Secondly, extend the detection scale and establish national standards for SCC detection. Under normal circumstances, the somatic cell count of milk is 2.0×105 to 3.0×105 CFU/mL. As an effective index to evaluate the quality of raw milk, the somatic cell count has been limited in many countries. Different countries have set different standards for the limit of somatic cell numbers in dairy milk. For example, the SCC in milk is less than 3.5×105 CFU/mL in Switzerland; 4.0×105 CFU/mL in EU, Australia, and New Zealand; 4.5×105 CFU/mL in Denmark; 5.0×105 CFU/mL in Canada. Russia sets a limit of less than 7.0×105 CFU/mL, while the United States pasteurized milk regulation sets a limit of less than 7.5×105 CFU/mL, and countries are considering further raising the limit [5]. However, China’s national standard has not established a limit on the somatic cell count in raw milk. Meanwhile, China has 6.2 million dairy cows until 2021, and about 1.48 million cows are involved in SCC detection and the average number of SCC is 2.36×105 CFU/mL (Figure 1), which has been decreasing for the past five years (DAC, 2022). In my opinion, the range or proportion of raw milk SCC detection is still small in China. This may be one of the reasons for the failure to develop national standards. In addition, the continuous decline of raw milk SCC is noteworthy. After all, other countries are considering raising SCC limits.

Finally, strengthen monitoring for free-range and small-scale dairy farming. China is a vast country with uneven development, and free-range and small-scale dairy farming still occupies a certain proportion. For these small farms, SCC detection in raw milk may not be strict. The small farm frequently utilizes brief and limited accuracy methods, such as the California mastitis test (CMT) or Lanzhou mastitis test (LMT), to indicate milk SCC or breast health instead of direct methods, such as Fossomatic FC analyzer or Coulter counter. There may be some hidden problems with quality control and safety. Therefore, NDITS and DAC should attach importance to these risks in raw milk and promote supervision and device upgrades for SCC detection in small farms.

In summary, China’s quality control and safety inspection of raw milk are still in need of improvement. At present, SCC detection in raw milk should be valued as the first step and mainly involves three aspects: extending SCC detection, establishing a limit of raw milk SCC as a national standard, and making small farm SCC detection strict. In order to further strengthen the quality and safety of milk, China should pay more attention to SCC monitoring in raw milk, and take it as the first important step for milk safety and quality guarantee.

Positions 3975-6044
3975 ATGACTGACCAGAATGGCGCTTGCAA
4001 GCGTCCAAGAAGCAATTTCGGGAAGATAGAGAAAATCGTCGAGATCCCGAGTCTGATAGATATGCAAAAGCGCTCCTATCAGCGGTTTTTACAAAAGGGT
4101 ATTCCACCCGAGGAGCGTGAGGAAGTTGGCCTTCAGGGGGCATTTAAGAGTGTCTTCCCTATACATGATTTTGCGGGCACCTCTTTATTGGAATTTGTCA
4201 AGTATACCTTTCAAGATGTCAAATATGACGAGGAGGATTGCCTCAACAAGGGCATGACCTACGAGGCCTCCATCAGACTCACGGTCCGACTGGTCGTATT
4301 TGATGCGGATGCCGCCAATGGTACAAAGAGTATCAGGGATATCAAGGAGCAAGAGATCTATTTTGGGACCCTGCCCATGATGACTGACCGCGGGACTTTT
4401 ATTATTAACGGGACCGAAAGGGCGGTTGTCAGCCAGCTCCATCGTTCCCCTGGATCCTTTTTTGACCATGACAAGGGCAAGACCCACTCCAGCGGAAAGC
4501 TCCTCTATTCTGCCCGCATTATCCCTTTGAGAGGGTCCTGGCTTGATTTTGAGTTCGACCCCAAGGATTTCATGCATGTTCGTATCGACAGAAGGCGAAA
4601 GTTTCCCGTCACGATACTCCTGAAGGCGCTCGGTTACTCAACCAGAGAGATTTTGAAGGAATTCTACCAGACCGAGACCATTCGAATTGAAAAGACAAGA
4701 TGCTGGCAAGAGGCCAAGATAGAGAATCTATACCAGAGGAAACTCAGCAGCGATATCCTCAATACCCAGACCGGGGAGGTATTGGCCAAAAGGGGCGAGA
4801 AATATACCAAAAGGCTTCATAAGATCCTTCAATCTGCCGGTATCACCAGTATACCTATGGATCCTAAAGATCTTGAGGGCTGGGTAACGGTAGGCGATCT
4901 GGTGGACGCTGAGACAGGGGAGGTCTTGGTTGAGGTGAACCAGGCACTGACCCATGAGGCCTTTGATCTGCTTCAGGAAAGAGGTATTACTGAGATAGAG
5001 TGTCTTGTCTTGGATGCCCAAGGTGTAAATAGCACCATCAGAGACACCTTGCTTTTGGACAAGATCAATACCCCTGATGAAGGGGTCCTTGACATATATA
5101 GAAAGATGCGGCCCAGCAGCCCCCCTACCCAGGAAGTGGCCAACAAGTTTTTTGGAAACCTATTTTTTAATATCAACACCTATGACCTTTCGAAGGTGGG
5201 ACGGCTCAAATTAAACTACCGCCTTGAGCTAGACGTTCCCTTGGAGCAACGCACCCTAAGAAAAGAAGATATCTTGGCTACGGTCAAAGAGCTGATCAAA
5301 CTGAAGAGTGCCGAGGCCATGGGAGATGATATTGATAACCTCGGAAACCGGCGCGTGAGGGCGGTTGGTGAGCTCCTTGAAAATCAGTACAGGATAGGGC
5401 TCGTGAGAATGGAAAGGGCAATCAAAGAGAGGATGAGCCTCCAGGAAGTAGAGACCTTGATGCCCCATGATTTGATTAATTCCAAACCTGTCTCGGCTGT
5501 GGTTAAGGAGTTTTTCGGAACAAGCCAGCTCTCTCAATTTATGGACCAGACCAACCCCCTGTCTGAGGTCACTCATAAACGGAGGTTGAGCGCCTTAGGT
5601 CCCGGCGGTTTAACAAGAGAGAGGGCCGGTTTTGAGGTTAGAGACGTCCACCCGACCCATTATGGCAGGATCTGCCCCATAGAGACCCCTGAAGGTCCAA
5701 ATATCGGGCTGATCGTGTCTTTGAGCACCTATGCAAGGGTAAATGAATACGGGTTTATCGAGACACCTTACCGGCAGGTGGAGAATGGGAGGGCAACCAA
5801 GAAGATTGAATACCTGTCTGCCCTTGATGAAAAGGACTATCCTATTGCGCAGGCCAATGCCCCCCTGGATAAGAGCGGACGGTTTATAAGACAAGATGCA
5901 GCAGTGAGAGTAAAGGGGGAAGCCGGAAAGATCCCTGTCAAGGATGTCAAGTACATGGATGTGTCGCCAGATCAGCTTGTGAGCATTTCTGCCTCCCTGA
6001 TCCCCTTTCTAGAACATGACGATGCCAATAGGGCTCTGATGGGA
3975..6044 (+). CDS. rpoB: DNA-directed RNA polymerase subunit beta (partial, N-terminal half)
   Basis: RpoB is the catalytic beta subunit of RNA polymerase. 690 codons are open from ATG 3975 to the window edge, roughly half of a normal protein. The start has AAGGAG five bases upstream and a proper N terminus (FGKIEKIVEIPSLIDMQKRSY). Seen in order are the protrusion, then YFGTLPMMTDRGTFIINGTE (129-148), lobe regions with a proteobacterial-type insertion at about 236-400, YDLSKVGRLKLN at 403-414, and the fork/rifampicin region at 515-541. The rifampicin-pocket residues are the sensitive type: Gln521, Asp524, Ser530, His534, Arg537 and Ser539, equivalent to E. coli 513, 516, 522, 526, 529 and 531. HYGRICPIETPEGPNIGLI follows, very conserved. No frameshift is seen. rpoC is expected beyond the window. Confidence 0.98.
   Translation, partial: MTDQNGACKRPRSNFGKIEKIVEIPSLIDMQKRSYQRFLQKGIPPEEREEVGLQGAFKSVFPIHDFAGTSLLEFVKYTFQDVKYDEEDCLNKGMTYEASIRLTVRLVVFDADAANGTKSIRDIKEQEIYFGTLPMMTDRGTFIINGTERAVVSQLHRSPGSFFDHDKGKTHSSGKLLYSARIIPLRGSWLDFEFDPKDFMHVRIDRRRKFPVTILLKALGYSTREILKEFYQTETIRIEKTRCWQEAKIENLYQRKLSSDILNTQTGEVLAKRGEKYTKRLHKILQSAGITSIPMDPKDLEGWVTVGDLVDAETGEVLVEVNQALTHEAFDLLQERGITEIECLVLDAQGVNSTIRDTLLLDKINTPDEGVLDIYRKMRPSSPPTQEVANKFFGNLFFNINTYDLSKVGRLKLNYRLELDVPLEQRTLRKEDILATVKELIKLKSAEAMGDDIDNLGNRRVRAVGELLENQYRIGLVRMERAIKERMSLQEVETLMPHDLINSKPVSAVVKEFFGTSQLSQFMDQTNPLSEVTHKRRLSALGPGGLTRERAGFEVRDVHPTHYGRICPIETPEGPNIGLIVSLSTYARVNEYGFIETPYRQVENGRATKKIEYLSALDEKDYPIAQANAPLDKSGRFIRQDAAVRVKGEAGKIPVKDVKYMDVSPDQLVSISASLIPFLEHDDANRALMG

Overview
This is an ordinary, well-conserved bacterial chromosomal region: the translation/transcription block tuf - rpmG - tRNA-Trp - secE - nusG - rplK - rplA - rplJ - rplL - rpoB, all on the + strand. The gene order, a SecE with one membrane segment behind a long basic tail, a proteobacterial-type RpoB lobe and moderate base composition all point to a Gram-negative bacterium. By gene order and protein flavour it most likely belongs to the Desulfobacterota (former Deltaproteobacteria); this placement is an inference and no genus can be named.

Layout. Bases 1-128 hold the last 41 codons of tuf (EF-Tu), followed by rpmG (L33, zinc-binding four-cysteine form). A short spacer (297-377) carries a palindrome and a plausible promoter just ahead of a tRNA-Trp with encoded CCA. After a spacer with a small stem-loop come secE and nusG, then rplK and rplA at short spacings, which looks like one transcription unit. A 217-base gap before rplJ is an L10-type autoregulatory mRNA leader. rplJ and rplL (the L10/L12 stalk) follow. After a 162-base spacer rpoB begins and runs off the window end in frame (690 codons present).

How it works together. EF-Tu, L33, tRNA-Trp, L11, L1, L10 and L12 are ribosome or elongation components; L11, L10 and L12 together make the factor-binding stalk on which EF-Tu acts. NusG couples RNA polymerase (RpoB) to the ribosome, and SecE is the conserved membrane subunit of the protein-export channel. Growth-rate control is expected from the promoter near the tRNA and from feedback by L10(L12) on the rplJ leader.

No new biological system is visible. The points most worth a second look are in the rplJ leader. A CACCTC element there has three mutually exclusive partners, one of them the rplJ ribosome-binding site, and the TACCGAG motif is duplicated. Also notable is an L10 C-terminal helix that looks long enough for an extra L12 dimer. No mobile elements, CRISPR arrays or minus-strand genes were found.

1. Li N, Richoux R, Boutinaud M, Martin P, Gagnaire V. Role of somatic cells on dairy processes and products: a review. Dairy Sci Technol. 2014;94(6):517-538. doi: 10.1007/s13594-014-0176-3. Epub 2014 Jul 17. PMID: 25309683; PMCID: PMC4180028.
  2. Costa A, Neglia G, Campanile G, De Marchi M. Milk somatic cell count and its relationship with milk yield and quality traits in Italian water buffaloes. J Dairy Sci. 2020 Jun;103(6):5485-5494. doi: 10.3168/jds.2019-18009. Epub 2020 Mar 27. PMID: 32229124.
  3. Gonzalo C, Carriedo JA, García-Jimeno MC, Pérez-Bilbao M, de la Fuente LF. Factors influencing variation of bulk milk antibiotic residue occurrence, somatic cell count, and total bacterial count in dairy sheep flocks. J Dairy Sci. 2010 Apr;93(4):1587-95. doi: 10.3168/jds.2009-2838. PMID: 20338436.
  4. Hachana Y, Znaidi A, M'Hamdi N. Effect of somatic cell count on milk composition and mozzarella cheese quality. Acta Alimentaria. 2018; 47(1):88-96.
  5. Li ZG, Bian YF, Yan QQ, Zhao ZH, Ren M, Zong XX. Research progress on the effect of somatic cell number of raw milk on c heese quality. Food Science and Technology. 2021; 46(12):82-87. doi:10.13684/j.cnki.spkj.2021.12.013